You would have to have been living under a rock recently not to have heard about the Zika virus, especially regarding its potential links to problems in pregnancy. In February of this year the World Health Organization (WHO) has declared the current outbreak as a Public Health Emergency of International Concern and the virus continues to make headlines both at home and overseas.
If you are worried about Zika or are due to travel abroad in the near future, here are the facts you need to know:
- Zika has been around since the 1940s. It was first reported in Uganda but since 2007 has begun spreading through the Pacific regions and South America.
- It is spread by the Aedes aegypti mosquito, which is most active during mid-mornings and later in the afternoon.
- Zika transmission is currently active in the following countries
- If you are infected with Zika, you don't always get symptoms. If you do become unwell, the symptoms are usually mild and appear within 14 days of being bitten. Typical symptoms include: a mild fever, a rash, red eyes, joint pains, and headache, lasting for approximately one week.
- There is no treatment or vaccination as yet for the Zika virus.
- There has been an increase in reported cases of microcephaly (a smaller than normal head circumference) in Brazil, coinciding with the recent Zika outbreak. Although a direct link between the two hasn't been scientifically proved, it is thought that the Zika virus is likely to be responsible for this birth abnormality.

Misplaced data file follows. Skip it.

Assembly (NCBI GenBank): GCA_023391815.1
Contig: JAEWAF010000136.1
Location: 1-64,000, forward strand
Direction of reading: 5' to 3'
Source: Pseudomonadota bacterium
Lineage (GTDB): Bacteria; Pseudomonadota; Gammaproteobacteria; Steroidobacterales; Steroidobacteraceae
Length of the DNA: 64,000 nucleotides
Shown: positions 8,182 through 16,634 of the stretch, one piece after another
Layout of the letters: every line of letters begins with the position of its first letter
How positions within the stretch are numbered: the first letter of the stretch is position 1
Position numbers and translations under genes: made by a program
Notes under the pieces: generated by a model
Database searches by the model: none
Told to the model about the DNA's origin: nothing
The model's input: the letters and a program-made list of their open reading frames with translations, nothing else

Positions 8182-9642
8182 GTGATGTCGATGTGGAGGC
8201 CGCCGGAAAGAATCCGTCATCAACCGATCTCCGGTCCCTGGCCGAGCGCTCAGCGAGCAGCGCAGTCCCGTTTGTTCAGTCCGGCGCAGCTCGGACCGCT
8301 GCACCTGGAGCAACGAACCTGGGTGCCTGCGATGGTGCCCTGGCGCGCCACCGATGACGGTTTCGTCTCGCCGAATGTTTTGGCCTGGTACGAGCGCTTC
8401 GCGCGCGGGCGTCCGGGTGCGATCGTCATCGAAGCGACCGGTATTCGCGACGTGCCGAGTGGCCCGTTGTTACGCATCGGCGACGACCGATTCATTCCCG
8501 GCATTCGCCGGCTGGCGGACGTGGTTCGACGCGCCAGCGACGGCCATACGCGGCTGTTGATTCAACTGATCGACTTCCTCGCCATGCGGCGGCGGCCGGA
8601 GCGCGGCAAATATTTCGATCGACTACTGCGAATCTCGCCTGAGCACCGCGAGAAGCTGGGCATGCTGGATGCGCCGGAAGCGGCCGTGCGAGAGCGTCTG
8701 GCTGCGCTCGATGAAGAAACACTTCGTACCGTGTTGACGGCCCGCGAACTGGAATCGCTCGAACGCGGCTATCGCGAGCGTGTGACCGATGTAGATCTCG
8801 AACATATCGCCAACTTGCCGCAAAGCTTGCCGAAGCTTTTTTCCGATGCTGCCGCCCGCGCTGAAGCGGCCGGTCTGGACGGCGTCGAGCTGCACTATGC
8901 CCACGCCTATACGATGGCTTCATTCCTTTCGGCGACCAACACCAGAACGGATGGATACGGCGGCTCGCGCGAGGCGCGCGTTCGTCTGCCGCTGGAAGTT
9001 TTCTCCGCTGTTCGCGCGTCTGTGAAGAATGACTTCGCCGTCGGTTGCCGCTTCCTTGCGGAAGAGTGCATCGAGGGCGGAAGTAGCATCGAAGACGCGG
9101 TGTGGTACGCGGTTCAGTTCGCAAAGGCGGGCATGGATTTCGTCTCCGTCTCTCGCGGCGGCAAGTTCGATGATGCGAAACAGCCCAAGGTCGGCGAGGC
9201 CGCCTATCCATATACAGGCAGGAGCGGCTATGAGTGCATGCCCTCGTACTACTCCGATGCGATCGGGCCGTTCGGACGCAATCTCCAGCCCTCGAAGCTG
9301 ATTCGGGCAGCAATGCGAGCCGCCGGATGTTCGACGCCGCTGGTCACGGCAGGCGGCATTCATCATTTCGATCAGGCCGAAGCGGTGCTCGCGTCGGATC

- There may also be an increased risk of central nervous system abnormalities in babies born to mothers infected with Zika.
- The risks in pregnancy are thought to be greatest during the first few months after conception.
- If you are pregnant or trying for a baby, the current advice is to avoid travelling to areas affected by the Zika virus.
- If travel is unavoidable then strict mosquito bite avoidance is recommended during both the day and at night. Wearing loose-fitting, long-sleeved clothing is recommended. Insect repellents continuing 50% DEET offer protection for up to 12 hours and are safe to use if pregnant, breast-feeding and in children over two months old. Remember to put your suntan lotion on first and apply the repellent over the top.
- If you are pregnant and have recently returned from a Zika area, then see your GP as soon as possible. You may need bloods tests and will be referred for an ultrasound scan to check on your baby's growth.
- If you are trying for a baby it is best to wait for 28 days after returning from abroad.
- There have also been cases of the Zika virus being passed on via sexual intercourse. If a male partner has travelled to a Zika hotspot then you should use condoms for the next month before trying to conceive.